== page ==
Choosing the Right Tack Board Material

Cara Porcella

Cara is a whiteboard enthusiast and writer born and raised in Massachusetts. Her favorite MyWhiteboards product is the custom printed calendar, and when she's not working, she loves bass fishing, reading, and spending time with her cats.

natural tan tack board surface with neon sticky notes

When you think about “tack board material,” you probably imagine a speckled roll of tan cork. While natural cork is the most common tack surface, tack boards and bulletin boards are now available in a variety of bright, punchy colors, materials, and fabrics. There are advantages and disadvantages of choosing different tack materials. If you are interested in a durable tack board or bulletin board to hold papers, memos, and notices, it’s a good idea to decide which material best suits your environment.

Natural Cork

Almost everyone on the planet is familiar with natural brown cork. This material is produced by harvesting the bark of cork oak trees, which mainly grow in Mediterranean regions like Portugal and Spain. Although traditional cork tack boards are a relatively new invention, humans have been using cork bark in various applications for thousands of years, most commonly in wine stoppers and floating devices. It was even used in ancient Greek footwear! In 1925, George Brooks, an American living in Kansas, created the first patent for the cork board. His patent for the product expired in 1941, allowing anyone who wanted to create their own version of the modern day corkboard to do so.


Natural cork boards are great for anyone who wants a classic and functional tack surface. Cork is a buoyant, hydrophobic material harvested from the phellem layer of tree bark, and it is also naturally resistant to fire (making it a great décor choice in offices and education facilities!) This material is also biodegradable and renewable, making it an environmentally conscious choice. However, like anything else, natural cork has its downsides. For one, natural cork can sometimes show visible thumbtack holes. Cork can also dry out and become brittle over time, and can’t be disinfected with heavy duty cleaning agents such as bleach. Despite these issues, natural cork is a universally loved material used by schools, colleges, workplaces, and more.

Colored Cork

If you prefer your tack surface to be self healing and provide a pop of color to a room, colored cork material is your friend!  Premium colored cork material such as Plas-Cork (manufactured by Forbo) is the perfect solution for those seeking more color from their traditional corkboard. Although Plas-Cork sounds like it has artificial plastic elements in it, it actually doesn’t. Plas-Cork material is made with natural cork, linseed oil, rosin binders and dry pigments, which are mixed together and set on a jute backing.

plas-cork colored tack board

This material comes in an array of colors ranging from neutral tans and grays to bright red and yellow. Plas-Cork is denser and more durable than traditional natural cork, and won’t crack or become brittle over time. It’s also self healing, which means that it won’t show thumbtack and stapler holes even after years of use. Plas-Cork is naturally resistant to bacteria as well as being ecologically sustainable, making it ideal for offices and educational facilities. It’s also great for areas with high humidity, as it won’t warp. However, we don’t recommend Plas-Cork for interior locations that require heavy duty cleaning agents such as hospitals and healthcare facilities, as this material should only be disinfected with a neutral pH cleaner between 6 and 8.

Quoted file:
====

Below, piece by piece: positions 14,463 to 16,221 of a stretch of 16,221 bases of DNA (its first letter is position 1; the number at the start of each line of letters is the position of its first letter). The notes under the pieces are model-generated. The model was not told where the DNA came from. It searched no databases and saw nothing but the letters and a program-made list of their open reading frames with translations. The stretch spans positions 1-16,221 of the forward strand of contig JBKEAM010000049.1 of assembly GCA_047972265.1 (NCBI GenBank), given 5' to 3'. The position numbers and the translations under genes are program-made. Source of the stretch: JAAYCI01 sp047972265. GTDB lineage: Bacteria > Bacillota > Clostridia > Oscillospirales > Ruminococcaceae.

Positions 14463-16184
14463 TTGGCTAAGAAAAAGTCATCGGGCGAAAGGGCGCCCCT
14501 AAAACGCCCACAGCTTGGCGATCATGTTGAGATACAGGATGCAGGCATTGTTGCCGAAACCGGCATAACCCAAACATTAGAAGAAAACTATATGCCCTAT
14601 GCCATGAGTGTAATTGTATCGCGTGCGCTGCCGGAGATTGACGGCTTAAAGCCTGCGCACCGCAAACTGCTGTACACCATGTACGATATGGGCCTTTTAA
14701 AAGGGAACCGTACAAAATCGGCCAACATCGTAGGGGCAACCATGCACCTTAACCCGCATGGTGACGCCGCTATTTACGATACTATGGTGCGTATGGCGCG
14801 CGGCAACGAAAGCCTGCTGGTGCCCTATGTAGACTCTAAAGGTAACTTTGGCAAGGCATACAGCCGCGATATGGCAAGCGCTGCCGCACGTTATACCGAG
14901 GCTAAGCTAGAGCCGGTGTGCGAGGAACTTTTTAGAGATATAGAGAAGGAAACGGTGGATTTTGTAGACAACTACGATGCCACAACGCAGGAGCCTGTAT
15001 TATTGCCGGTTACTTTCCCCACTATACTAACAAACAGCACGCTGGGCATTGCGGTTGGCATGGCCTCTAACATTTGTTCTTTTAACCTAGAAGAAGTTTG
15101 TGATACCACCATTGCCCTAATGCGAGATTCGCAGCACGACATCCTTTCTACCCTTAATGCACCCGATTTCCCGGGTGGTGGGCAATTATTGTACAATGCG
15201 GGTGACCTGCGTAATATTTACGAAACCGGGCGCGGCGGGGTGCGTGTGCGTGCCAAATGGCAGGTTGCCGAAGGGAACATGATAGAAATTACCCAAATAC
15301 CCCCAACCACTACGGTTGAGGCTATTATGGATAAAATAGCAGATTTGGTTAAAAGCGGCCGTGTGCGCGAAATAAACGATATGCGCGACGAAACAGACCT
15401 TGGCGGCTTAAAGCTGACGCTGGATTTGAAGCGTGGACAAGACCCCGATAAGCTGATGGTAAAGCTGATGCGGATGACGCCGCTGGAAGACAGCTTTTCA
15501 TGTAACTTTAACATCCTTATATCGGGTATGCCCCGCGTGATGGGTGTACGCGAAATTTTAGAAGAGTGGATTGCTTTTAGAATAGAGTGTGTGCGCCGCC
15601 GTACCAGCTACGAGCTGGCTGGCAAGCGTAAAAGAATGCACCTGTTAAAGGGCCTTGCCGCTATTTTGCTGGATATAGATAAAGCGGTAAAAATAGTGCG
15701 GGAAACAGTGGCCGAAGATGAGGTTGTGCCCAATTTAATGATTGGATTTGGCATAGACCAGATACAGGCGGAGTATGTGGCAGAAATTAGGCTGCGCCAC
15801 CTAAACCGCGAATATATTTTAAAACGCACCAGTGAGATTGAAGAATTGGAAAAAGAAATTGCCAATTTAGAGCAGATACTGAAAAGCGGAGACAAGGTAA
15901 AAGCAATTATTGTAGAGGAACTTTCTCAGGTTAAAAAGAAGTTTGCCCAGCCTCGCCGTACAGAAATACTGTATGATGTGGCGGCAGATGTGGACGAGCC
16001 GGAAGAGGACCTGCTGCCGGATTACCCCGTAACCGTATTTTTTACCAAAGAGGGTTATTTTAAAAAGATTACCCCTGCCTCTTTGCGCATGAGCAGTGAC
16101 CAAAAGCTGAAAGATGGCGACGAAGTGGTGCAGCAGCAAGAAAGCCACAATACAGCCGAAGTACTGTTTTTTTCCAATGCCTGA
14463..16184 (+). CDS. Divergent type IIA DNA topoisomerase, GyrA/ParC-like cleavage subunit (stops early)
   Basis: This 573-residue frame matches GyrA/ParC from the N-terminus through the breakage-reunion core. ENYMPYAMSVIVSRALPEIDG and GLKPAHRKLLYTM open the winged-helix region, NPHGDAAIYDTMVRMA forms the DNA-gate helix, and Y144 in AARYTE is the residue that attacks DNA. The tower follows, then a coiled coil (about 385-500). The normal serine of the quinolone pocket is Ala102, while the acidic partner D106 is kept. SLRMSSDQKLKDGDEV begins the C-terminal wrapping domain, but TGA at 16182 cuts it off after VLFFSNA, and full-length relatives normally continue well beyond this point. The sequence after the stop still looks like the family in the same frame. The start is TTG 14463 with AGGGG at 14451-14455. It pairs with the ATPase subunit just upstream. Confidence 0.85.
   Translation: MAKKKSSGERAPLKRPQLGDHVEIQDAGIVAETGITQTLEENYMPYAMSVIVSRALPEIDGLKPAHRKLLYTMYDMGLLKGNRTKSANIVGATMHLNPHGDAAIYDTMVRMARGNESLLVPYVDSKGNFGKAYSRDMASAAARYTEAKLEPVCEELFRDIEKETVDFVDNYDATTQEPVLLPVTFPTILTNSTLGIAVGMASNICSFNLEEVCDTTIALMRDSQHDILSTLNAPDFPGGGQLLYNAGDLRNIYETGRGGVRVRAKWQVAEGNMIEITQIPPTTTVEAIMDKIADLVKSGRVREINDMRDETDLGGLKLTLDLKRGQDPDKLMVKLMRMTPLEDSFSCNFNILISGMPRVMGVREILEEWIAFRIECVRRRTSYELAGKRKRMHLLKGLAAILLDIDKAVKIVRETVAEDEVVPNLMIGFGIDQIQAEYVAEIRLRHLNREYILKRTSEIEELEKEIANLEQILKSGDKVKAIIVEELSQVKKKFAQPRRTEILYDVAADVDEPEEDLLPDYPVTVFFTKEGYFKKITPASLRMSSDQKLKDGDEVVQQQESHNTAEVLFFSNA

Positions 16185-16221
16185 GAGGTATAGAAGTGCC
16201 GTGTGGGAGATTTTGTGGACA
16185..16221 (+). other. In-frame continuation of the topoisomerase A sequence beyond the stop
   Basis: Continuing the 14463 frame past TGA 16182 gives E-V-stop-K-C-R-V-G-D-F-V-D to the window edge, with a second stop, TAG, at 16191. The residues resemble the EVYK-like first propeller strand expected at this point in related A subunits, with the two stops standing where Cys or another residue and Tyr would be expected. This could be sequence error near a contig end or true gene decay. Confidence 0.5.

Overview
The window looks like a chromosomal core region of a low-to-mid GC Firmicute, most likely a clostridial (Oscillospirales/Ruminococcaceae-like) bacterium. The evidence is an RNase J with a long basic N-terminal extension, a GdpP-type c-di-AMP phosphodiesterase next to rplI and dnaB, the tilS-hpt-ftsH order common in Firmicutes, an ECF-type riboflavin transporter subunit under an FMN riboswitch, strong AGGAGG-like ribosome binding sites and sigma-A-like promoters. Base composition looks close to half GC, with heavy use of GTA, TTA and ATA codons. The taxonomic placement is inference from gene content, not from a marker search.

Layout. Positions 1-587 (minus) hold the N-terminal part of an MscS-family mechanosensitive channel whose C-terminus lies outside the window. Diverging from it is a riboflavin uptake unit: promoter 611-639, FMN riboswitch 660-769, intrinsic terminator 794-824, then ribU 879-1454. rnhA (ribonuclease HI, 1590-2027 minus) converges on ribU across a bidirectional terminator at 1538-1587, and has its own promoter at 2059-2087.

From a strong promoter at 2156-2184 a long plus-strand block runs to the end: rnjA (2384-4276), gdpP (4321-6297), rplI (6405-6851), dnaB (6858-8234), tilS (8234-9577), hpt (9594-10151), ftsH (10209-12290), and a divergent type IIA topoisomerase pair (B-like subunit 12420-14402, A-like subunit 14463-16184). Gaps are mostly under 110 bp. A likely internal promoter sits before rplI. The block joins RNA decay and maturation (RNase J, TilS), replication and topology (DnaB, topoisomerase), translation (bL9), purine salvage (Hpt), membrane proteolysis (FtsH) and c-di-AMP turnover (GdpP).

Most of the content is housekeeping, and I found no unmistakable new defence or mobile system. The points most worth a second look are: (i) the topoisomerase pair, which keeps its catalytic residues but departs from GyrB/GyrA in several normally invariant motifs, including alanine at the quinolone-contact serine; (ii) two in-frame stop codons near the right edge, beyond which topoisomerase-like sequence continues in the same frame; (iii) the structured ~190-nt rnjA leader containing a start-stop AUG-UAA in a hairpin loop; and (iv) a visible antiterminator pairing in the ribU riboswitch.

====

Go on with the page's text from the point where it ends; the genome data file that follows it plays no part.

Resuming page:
Burlap covered bulletin boards are another way to add color to your interior space. Each bulletin board is crafted with a class A rated Berwick pattern burlap fabric laminated to a 1/2″ piece of fiberboard. Like Plas-Cork colored corkboards, burlap fabric tack boards are self healing and don’t show evidence of thumbtacks and staples. This material is made of strong 100% post-consumer recycled polyester and available in a wide range of colors.

Burlap weave fabric tack board

If you are looking for a frameless tack board, burlap is an excellent choice because frameless fabric wrapped square and radius edge tack boards are available. Of course, you can also get a traditional wood or aluminum framed burlap bulletin board as well. This material is an excellent choice for hospitals and medical facilities, as this fabric can be cleaned with bleach and other strong disinfecting agents. Guilford of Maine’s fabric covered tack boards are also acoustically rated and help to absorb noise and echo.



There is another type of tack surface that’s similar to burlap in that it sits on top of 1/2″ fiberboard and comes in many colors, and that’s vinyl! This surface is self-healing, water repellent, and available in many classic colors. Like burlap tack boards, vinyl tack boards are available with a frameless option with either square or radius edge corners. Our Koroseal vinyl tack surface is also perfect for hospitals as it can be cleaned with bleach and heavy duty cleaning agents. This type of surface is also easy and quick to clean due to its water repellent nature and can be dried off in a pinch.

Oak Framed Burlap Weave Vinyl Tackboard

Which Tack Board Material Should You Choose?

Tack boards are available in a large selection of shapes, surfaces, colors, and sizes. Ultimately, the best tack board surface is the one that works best for your intended location. It’s crucial to take into account what you’ll need to clean your board with. For everyday and casual use, a basic natural cork board or a colored cork board will most likely suffice, but a vinyl or burlap covered tack board will better suit higher traffic settings like hospitals and schools. If you need guidance on choosing the right tack board, contact us at 866-366-1500 today!